Engineers recommend reducing speed limit on three-mile stretch of County Road 1061
Drivers on County Road 1061 south of Eudora feel comfortable cruising above the posted speed limit of 55 mph.
The road is too hilly and otherwise inappropriate for such speedy travel, according to county engineers, who recommend reducing the speed limit along a three-mile-long stretch of the road to 45 mph and posting advisory signs to take speed down even farther, to 40 mph in some sections.
The plan is up for review Wednesday night.
“The very alignment — the hills, the sags and crests — don’t really allow for enough stopping distance for cars going 55,” said Keith Browning, country engineer and director of public works. “We do think it needs to be reduced, but this is kind of an interesting case.”
By interesting, Browning is referring to some contradictory facts of the case.
Turns out about 2,200 vehicles make the trip each day along County Road 1061, between North 300 and North 600 roads, making it a busy path of travel, he said. The area is south of Eudora, and northeast of Baldwin City; North 300 Road is a mile north of U.S. Highway 56.
And many of the drivers apparently don’t feel like they need to slow down to stay safe, Browning said.
“Typically engineers measure the 85th percentile of drivers, with the theory that most people are reasonable and prudent and will drive at a reasonable speed,” Browning said, discussing traffic counts conducted along the road in March. “In this case, the 85th percentile speed is 59 (mph), which indicates that 55 (mph) should be fine. But after taking a detailed look at the road’s geometry, we just do not feel that’s an appropriate speed.”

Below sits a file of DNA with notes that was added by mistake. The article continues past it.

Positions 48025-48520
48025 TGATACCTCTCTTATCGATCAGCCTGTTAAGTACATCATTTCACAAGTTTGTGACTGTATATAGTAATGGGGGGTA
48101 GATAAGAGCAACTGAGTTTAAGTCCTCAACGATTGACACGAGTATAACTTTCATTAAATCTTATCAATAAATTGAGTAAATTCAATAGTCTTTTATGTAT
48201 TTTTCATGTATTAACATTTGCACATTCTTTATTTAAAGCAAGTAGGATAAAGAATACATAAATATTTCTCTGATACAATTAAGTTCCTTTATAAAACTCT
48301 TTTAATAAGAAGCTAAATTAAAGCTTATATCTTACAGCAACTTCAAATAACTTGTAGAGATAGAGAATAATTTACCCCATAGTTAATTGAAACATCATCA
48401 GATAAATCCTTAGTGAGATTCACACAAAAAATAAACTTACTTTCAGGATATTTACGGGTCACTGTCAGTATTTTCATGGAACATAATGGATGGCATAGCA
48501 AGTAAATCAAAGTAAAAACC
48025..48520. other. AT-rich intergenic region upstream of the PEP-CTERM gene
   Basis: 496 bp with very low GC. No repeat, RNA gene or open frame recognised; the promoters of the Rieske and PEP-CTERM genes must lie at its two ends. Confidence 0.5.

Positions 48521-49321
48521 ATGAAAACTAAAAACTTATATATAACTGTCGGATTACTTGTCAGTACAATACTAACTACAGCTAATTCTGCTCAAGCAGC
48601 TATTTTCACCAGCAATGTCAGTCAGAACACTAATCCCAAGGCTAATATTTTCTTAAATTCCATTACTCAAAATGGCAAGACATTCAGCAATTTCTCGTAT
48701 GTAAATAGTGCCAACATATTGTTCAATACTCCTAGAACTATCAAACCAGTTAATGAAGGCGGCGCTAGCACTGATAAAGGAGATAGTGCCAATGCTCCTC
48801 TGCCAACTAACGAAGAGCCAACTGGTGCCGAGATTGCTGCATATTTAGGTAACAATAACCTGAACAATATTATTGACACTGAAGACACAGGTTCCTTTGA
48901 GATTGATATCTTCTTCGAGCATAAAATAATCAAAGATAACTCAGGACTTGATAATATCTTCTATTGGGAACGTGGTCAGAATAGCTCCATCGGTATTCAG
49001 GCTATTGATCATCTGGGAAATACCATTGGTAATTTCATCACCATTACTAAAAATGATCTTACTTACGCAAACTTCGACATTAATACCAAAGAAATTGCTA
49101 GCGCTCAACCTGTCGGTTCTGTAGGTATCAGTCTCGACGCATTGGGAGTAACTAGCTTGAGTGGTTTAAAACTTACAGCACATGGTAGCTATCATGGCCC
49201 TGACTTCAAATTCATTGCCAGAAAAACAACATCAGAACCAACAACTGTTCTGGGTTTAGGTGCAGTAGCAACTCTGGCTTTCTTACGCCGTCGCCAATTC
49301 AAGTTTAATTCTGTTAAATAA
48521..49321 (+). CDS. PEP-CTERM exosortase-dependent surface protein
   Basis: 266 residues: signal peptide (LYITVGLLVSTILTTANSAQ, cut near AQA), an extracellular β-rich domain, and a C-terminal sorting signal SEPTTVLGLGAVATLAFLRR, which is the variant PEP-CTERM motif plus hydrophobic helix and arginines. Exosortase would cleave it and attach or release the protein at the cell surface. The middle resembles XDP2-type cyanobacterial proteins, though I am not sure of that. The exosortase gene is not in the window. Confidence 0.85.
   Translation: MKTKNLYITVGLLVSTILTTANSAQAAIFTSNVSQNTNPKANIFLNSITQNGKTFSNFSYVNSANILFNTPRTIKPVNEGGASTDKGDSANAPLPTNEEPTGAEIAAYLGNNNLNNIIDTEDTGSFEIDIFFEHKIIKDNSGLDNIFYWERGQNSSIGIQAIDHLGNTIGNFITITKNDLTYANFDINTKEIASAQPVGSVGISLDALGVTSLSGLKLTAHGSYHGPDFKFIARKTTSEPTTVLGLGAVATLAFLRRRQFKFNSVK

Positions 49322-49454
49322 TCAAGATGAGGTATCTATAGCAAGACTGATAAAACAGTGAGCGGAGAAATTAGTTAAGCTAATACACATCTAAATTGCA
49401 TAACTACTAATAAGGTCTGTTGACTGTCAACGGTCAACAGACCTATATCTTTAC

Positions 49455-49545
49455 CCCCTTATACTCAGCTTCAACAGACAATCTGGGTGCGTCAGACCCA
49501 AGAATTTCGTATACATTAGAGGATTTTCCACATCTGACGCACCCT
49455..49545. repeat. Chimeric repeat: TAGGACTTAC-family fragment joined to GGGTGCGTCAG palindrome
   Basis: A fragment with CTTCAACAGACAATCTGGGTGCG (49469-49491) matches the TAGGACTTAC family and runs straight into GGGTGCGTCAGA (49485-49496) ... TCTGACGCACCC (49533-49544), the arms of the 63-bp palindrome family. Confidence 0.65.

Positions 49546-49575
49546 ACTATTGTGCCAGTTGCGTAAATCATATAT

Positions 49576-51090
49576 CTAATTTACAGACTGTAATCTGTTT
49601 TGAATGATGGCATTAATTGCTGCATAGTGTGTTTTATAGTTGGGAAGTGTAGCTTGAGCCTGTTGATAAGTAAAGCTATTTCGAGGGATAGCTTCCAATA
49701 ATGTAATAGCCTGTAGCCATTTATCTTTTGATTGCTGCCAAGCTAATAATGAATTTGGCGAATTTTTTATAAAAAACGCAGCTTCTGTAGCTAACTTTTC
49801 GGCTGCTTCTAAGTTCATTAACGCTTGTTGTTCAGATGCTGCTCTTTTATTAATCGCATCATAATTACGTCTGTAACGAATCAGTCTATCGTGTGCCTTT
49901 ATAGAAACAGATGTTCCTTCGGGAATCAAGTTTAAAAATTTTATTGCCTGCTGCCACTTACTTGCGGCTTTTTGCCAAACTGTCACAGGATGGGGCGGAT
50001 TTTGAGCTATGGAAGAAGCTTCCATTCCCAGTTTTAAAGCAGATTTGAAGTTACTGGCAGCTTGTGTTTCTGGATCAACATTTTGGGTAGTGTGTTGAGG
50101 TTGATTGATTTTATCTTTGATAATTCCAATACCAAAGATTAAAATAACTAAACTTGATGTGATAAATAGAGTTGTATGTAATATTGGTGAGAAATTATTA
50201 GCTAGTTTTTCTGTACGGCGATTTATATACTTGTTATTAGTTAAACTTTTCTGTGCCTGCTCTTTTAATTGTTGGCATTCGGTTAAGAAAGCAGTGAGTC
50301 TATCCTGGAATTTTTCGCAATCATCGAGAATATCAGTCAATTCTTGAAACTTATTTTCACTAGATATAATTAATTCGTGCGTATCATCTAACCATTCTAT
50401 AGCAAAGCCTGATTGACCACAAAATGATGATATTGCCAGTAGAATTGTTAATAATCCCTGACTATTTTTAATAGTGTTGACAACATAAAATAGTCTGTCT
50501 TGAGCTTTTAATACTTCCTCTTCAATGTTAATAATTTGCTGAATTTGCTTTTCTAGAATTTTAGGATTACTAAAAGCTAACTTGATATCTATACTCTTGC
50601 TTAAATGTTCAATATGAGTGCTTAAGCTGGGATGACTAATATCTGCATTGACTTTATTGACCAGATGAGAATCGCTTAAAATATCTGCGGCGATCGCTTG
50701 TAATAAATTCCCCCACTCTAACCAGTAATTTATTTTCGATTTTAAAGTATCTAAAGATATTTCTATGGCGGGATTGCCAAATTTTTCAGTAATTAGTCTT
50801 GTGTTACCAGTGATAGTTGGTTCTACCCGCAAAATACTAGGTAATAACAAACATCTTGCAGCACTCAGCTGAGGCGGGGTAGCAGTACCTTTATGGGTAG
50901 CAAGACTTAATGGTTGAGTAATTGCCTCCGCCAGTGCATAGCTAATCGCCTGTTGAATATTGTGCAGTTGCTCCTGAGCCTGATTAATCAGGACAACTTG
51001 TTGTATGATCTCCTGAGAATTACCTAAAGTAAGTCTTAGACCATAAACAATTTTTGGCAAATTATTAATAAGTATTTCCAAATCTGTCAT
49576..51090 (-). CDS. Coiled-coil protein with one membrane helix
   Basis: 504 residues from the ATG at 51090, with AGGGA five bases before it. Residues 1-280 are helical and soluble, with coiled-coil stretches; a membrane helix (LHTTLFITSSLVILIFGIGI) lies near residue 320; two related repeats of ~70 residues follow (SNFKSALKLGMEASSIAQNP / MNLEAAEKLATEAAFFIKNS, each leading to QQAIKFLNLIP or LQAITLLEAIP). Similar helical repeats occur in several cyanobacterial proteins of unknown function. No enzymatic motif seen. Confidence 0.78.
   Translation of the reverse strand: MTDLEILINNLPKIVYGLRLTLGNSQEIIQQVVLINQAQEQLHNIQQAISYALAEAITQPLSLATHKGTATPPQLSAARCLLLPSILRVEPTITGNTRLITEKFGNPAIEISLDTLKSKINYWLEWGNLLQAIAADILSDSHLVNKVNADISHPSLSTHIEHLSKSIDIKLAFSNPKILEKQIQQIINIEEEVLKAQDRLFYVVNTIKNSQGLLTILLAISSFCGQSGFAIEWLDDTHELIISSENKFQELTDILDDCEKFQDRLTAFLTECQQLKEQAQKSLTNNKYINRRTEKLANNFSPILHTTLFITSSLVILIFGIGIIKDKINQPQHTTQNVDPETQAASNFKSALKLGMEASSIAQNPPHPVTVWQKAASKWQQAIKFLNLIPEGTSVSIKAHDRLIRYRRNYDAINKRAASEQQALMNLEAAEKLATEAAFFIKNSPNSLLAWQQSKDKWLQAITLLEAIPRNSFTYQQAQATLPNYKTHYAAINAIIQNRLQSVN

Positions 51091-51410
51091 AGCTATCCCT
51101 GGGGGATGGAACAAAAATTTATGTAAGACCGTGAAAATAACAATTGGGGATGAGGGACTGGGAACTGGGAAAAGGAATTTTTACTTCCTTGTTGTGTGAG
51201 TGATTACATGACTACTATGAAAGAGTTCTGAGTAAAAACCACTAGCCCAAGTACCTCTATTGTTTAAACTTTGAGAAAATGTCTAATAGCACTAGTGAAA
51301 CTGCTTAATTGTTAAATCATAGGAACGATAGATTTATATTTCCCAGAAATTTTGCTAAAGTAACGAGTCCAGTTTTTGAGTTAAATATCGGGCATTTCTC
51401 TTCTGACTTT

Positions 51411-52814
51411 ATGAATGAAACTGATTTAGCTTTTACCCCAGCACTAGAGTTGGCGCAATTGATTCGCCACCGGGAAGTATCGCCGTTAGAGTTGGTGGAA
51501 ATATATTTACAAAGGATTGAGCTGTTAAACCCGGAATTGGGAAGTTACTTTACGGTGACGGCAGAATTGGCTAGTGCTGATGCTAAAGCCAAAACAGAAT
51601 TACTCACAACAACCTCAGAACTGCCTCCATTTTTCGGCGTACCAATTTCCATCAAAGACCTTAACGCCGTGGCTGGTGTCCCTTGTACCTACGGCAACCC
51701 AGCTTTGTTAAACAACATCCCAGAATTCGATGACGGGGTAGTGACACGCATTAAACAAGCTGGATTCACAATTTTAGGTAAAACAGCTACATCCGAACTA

Turns out there are too many driveways that empty out onto the road, just after hills, he said. And there aren’t adequate shoulders to handle vehicles that need to make quick moves to avoid hitting a car that’s pulling out, or a pedestrian walking across the street to get mail.
In all, 21 property owners in the area wrote in to county officials, asking for the speed limit to be reduced. They cited all kinds of problems: accidents both seen and experienced firsthand; worries about children boarding school buses; an increased presence of large trucks using the road; cyclists using the road; drivers described as “hill jumpers” driving through the area; and risks taken on by employees of the U.S. Postal Services, UPS, FedEx and others who need to make frequent roadside stops in an area where driver visibility — coupled with relatively high rates of speed — have led to plenty of close calls.
“We know this stretch better than anyone as we live and drive it daily,” said Tricia Crowe, in her letter delivered to county officials with signatures seeking the reduced speed limit. “It is dangerous. Many have had accidents and there are daily ‘close calls.’ This decrease would help in the safety of the residents of this stretch.”
From 2003 through the end of 2009, there had been 24 accidents along the stretch of road, said Terese Gorman, the county’s engineering division manager.
Commissioners are scheduled to consider the request from neighbors, and the resulting recommendation from Browning, during their regular weekly meeting, which begins at 6:35 p.m. Wednesday at the Douglas County Courthouse, 1100 Mass.
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